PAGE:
I’ve been downtown a thousand times but never noticed just how many small businesses are on one street! With great food (and even better breweries) nearby, the Oregon District was the perfect place to ease into Small Christmas and I scored earrings, sunglasses, shirts, art, and more for my gift list.

 

Hedges and Wolf in the Oregon District

 

Downtown Miamisburg

Downtown Miamisburg is really on the rise. It’s similar to the Oregon District and even has two of their own breweries to unwind at after your Christmas shopping – Daniel and I picked up a growler at Star City Brewing. 

Locally owned shops in Miamisburg include:

  • Grandpa Joe’s Candy Shop
  • The Little Shop of Stitches
  • Bear Creek Donuts
  • Curious Styles and Coffee Shop
  • Christmas on Main Street (Open in November and December only)
  • M & Co.
  • St. James Thrift Shop
  • Miamisburg Art Gallery

… and many more that I surely missed. 

To fuel up for your trip, I strongly recommend stopping for lunch at the famous Hamburger Wagon. It’s been operating since 1913 and still sits on its original 100-year-old wagon wheels.

Just know that the mini burgers here come with pickles and onion only, so don’t bother asking for sauce or even worse… cheese. Try the fried patties as is and you’ll quickly see why this staple has survived a century in Miamisburg.

 

Hamburger Wagon, Miamisburg, Ohio

 

Yellow Springs

Three’s a trend, and Small Christmas in Dayton delivers. Yellow Springs is the third stop for your Small Christmas shopping.

I’m not really sure how a town that seems to run solely on good vibes, art, and coffee shops still exists, but I’m so happy it does. I like to visit at least once a year and go to:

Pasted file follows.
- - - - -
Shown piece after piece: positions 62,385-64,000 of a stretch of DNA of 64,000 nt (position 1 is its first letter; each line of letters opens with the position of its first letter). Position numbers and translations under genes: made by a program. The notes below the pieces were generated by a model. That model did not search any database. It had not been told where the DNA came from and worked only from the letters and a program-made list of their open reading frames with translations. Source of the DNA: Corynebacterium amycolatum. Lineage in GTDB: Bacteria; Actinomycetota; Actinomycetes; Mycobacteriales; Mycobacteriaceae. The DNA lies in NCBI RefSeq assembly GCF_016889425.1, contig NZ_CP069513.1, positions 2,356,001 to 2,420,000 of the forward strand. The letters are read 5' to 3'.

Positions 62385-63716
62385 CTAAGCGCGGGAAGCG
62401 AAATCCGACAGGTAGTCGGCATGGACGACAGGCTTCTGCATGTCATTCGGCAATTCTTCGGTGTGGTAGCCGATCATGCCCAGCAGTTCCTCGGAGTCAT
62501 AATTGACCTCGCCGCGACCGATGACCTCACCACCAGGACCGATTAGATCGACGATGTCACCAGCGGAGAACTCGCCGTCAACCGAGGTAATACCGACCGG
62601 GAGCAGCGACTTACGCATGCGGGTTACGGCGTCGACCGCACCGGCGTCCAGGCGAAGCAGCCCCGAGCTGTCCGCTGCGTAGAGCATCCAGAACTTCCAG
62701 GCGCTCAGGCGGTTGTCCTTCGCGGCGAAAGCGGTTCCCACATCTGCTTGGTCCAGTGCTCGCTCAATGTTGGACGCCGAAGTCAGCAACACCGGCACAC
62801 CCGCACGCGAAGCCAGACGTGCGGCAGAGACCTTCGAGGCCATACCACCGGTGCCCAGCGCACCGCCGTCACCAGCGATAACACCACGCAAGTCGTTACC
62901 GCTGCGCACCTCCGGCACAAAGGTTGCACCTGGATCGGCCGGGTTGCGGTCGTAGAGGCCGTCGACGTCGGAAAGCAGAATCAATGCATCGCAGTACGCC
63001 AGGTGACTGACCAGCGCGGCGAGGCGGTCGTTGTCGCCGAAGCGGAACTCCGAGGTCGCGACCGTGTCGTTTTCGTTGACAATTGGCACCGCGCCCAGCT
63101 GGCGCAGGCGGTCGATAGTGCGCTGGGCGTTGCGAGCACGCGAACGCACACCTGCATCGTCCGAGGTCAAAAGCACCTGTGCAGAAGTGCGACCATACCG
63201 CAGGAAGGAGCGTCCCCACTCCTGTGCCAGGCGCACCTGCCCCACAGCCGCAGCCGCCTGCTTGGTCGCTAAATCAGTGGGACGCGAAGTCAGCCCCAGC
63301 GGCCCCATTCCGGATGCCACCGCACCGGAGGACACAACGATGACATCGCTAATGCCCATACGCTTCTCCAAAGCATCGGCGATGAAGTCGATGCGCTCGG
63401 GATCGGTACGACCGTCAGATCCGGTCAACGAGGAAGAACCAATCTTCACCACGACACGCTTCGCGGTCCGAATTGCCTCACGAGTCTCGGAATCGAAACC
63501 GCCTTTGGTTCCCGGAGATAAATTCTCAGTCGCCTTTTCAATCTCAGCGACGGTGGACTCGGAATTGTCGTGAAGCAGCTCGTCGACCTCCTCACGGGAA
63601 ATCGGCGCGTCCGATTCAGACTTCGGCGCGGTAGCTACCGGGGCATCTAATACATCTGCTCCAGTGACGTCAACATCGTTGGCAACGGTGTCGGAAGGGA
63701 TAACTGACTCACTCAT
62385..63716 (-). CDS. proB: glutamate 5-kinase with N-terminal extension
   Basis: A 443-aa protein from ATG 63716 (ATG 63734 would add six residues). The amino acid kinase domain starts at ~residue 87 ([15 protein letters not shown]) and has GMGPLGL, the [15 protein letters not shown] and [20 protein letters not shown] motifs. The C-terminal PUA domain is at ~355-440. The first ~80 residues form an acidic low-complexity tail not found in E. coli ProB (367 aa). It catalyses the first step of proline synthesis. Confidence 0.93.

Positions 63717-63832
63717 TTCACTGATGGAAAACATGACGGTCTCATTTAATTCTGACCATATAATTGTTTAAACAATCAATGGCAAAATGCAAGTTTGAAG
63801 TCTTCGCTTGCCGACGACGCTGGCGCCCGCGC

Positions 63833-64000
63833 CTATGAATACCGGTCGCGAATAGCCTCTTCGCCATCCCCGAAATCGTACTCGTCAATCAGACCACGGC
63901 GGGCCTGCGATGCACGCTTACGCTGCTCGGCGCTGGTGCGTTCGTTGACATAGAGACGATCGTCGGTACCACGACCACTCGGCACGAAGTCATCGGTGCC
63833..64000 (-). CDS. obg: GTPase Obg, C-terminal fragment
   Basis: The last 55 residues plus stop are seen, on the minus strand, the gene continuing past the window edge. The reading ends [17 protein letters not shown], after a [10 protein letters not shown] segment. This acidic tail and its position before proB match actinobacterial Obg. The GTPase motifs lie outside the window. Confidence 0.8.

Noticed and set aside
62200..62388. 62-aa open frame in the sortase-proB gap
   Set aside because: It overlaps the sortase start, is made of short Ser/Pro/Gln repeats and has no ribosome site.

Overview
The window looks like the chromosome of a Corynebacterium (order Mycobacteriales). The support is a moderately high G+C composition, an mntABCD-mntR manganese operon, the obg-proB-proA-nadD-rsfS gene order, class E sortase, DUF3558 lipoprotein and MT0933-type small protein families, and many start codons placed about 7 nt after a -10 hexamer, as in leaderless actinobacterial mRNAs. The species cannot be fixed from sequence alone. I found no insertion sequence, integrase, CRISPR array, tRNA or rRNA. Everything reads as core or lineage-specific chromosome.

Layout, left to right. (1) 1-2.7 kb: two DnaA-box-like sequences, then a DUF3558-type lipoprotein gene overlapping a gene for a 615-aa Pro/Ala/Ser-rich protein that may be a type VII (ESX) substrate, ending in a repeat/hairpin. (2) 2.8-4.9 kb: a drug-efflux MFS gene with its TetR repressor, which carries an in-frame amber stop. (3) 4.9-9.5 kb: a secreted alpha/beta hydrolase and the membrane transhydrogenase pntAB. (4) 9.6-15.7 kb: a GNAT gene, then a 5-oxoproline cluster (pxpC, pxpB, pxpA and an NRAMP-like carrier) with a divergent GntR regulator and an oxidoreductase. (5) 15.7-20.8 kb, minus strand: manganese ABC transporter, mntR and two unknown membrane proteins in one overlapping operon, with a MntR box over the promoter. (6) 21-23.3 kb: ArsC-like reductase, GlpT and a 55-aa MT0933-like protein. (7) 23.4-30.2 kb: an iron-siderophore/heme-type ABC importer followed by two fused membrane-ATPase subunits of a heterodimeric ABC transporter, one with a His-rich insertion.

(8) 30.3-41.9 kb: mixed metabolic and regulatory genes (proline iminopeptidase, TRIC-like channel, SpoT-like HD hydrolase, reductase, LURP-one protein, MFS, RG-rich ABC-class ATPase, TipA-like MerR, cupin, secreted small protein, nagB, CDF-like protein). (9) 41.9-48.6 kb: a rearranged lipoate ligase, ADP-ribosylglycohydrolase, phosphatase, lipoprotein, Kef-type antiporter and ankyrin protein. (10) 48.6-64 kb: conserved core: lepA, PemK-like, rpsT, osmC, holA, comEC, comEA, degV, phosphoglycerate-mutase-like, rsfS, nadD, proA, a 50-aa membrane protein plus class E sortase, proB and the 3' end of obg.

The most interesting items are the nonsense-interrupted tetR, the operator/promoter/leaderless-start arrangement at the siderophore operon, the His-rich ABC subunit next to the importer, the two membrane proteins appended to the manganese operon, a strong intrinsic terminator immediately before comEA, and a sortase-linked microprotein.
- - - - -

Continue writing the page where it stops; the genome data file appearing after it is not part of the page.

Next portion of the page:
• Wildflower Boutique
  • Urban Handmade
  • Dark Star Books & Comics
  • Asanda Imports
  • Ohio Silver
  • Super Fly Comics & Games
  • Yellow Springs Pottery

…and any other storefront on Xenia Ave. that happens to catch my eye.

Yellow Springs also backs up against the Glen Helen Nature Preserve and John Bryan State Park so you can start a hike directly from downtown. Go on a nice day to take advantage of the nearby trails and then finish your evening with drinks at the Yellow Springs Brewery.

 

Where Else Can You Shop Small in Dayton?

If your gift list is anything like mine, it’ll take more than a few trips to fulfill it. When scouting the Oregon District, Miamisburg, and Yellow Springs isn’t enough, drive a little further to the Short North Arts District in Columbus and Over-the-Rhine in Cincinnati.

Or, you can even travel to Lexington or Louisville for a weekend. They’re both only 2.5 hours from Dayton, yet I had never been to either before this year. Celebrating Small Christmas was the perfect excuse for Daniel and I to take a short anniversary trip down south (and enjoy the warmer temperatures as well).

 

The Future of Small Christmas

Who knew a passing thought could have such a positive impact?

Putting our Small Christmas mission into practice has made the season so much more enjoyable. Shopping for our ever-expanding gift list no longer a chore, but something we’re excited to do together.

Small Christmas good for the community, good for the environment, and good for the soul. I have no doubt that this is one new tradition that’s here to stay.

 

While you’re downtown, don’t miss the DIY Dayton brewery walking tour and the Dayton Donut Trail that’ll take you to seven bakeries! Then, check out the four best countries to spend Christmas.

4 Comments

  1. Cindy Bego

    I LOVE this idea! Thanks for all the small business recommendations around the greater Dayton area. This approach makes Christmas shopping so much more fun! Merry Christmas to you and your family. 🎄🎶🎅🏻🍻

    Reply
    • Di Michelle

      It really does! Merry Christmas to you too 🙂

      Reply
  2. Donna Starling

    I agree, there is something missing when you shopping online. It is the social interaction that we really do need.

    Reply
    • Di Michelle

      Definitely agree. When you need the essentials shopping online is fine, but for gifts it just doesn’t cut it.

      Reply